A couple of weeks ago, a yet unknown attacker hacked the computer systems of the San Francisco’s Municipal railway causing a free ride for all that Saturday. The ransomware hacker was hacked back, and intrepid reporter Brian Krebs was contacted by the anonymous counter-hacker who took over the email account that was reported in the ransom note provided in the attack: “Contact for key (email@example.com)”
The ransom demanded from the San Francisco Municipal Transportation Agency (SFMTA) was 100 BTC, or $73,184 USD with current exchange rates.
The security researcher who hacked back the Muni hacker broke into the email account by correctly guessing the security question protecting it, and then resetting the password and locking down the account including the secondary address which was firstname.lastname@example.org.
“On Monday, KrebsOnSecurity was contacted by a security researcher who said he hacked this very same email@example.com inbox after reading a news article about the SFMTA incident. The researcher, who has asked to remain anonymous, said he compromised the extortionist’s inbox by guessing the answer to his secret question, which then allowed him to reset the attacker’s email password.” wrote Krebs. “A screen shot of the user profile page for firstname.lastname@example.org shows that it was tied to a backup email address, email@example.com, which also was protected by the same secret question and answer.”
The analysis of the Bitcoin wallets used by the Muni hacker revealed that he earned $140,000 in the last three months. In this period he used to continuously switch Bitcoin wallets randomly every few days or weeks to thwart investigations. Most of the attempts of extortion targeted US-based construction and manufacturing companies, and in many cases, the victims appear to have complied with the demands.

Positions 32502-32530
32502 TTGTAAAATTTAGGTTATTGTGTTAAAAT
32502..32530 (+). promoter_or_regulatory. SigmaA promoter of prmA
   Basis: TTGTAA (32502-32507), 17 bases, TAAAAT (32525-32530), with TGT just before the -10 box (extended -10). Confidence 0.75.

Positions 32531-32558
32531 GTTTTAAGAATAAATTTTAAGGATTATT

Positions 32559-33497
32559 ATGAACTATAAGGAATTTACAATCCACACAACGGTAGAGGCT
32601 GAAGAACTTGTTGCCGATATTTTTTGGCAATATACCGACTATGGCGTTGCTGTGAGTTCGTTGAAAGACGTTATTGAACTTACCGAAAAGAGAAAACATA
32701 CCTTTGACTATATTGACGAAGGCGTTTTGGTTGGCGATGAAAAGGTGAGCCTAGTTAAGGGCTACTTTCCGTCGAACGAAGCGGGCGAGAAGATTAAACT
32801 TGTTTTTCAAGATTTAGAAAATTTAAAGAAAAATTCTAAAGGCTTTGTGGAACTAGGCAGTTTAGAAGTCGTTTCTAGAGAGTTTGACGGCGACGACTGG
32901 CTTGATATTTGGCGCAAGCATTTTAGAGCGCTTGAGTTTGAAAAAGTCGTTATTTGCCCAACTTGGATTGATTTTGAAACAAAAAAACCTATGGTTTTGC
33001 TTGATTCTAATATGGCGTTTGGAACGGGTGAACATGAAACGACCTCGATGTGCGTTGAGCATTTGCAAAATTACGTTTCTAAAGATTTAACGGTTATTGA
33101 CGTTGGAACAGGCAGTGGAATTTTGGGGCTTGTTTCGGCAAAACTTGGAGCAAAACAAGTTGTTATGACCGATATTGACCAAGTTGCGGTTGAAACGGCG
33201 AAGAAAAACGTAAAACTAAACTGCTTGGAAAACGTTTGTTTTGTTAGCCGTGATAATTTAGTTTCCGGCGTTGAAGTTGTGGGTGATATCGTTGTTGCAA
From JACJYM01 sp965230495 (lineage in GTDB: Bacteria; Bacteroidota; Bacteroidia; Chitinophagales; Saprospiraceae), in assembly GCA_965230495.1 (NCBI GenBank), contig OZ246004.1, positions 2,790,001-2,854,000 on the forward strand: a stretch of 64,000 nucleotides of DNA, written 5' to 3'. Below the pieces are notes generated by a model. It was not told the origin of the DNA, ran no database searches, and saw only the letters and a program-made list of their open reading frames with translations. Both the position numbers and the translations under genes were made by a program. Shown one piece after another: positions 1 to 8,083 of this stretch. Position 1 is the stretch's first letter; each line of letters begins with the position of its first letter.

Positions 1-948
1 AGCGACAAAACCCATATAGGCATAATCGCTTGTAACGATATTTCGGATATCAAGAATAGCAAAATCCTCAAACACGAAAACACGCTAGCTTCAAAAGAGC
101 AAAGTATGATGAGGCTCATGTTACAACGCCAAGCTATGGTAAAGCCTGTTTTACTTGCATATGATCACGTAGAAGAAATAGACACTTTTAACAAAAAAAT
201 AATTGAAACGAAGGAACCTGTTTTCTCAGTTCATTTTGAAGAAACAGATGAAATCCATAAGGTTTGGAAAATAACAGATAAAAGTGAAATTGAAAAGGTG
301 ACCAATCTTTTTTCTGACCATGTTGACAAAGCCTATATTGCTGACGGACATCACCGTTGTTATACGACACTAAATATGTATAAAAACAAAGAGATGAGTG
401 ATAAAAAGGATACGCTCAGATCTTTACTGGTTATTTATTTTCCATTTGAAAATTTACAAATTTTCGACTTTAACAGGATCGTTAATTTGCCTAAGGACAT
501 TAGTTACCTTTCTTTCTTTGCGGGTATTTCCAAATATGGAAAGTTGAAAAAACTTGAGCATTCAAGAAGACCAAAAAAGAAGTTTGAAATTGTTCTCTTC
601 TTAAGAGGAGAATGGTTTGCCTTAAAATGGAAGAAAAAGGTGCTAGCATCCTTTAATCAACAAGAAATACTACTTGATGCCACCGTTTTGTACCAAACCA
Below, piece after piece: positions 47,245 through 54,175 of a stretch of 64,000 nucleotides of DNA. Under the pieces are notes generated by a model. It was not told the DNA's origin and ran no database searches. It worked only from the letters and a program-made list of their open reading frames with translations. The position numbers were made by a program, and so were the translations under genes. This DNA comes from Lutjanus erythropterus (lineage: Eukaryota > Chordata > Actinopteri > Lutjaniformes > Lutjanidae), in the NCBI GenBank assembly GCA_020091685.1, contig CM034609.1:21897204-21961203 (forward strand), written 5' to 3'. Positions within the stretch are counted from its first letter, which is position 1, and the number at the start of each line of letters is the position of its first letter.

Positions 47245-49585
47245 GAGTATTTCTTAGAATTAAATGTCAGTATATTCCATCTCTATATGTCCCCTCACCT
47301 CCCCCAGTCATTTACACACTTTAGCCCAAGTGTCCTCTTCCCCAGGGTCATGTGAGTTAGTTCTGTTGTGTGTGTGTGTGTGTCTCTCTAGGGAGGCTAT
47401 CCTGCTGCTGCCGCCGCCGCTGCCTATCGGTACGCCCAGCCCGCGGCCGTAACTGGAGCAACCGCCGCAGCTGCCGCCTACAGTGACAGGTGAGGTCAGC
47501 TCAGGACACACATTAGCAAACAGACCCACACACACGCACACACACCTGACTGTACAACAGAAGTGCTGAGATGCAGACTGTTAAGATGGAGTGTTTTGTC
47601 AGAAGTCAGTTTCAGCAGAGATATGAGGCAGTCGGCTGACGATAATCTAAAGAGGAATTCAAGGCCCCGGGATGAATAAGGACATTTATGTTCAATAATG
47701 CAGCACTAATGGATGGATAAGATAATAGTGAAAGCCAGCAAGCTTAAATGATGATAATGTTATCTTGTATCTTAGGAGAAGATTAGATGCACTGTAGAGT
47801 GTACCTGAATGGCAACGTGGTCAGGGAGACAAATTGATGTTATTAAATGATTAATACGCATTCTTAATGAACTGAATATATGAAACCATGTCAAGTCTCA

“On Nov. 20, hacked emails show that he successfully extorted 63 bitcoins (~$45,000) from a U.S.-based manufacturing firm.” added Krebs. ““Emails from the attacker’s inbox indicate some victims managed to negotiate a lesser ransom. China Construction of America Inc., for example, paid 24 Bitcoins (~$17,500) on Sunday, Nov. 27 to decrypt some 60 servers infected with the same ransomware — after successfully haggling the attacker down from his original demand of 40 Bitcoins. Other construction firms apparently infected by ransomware attacks from this criminal include King of Prussia, Pa. based Irwin & Leighton; CDM Smith Inc. in Boston; Indianapolis-based Skillman; and the Rudolph Libbe Group, a construction consulting firm based in Walbridge, Ohio.””
The experts discovered that the server was used to hack into systems worldwide, it was hosting several open-source hacking tools, and that the Muni hacker used internet addresses based in Iran, they found also some notes which were translated into Farsi.
What to do about it
Brian Krebs wrote: “The data leaked from this one actor shows how successful and lucrative ransomware attacks can be, and how often victims pay up. For its part, the SFMTA said it never considered paying the ransom.”
You need off-site backups that cannot be compromised, but some instances of ransomware can lock cloud-based backups when systems are configured to continuously back up in real-time. For more tips on how to avoid becoming the next ransomware victim, check out the FBI’s most recent advisory on ransomware.
Krebs ended with: “Finally, as I hope this story shows, truthfully answering secret questions is a surefire way to get your online account hacked. Personally, I try to avoid using vital services that allow someone to reset my password if they can guess the answers to my secret questions. But in some cases — as with United Airlines’s atrocious new password system— answering secret questions is unavoidable. In cases where I’m allowed to type in the answer, I always choose a gibberish or completely unrelated answer that only I will know and that cannot be unearthed using social media or random guessing.”
That is an excellent piece of advice, and part of new-school security awareness training which all users should be stepped through as soon as possible, followed up by frequent simulated phishing attacks. Start with a free Phishing Security Test, and phish your users to see how many click. Often an unpleasant surprise but a great catalyst to get buy-in and fast budget:
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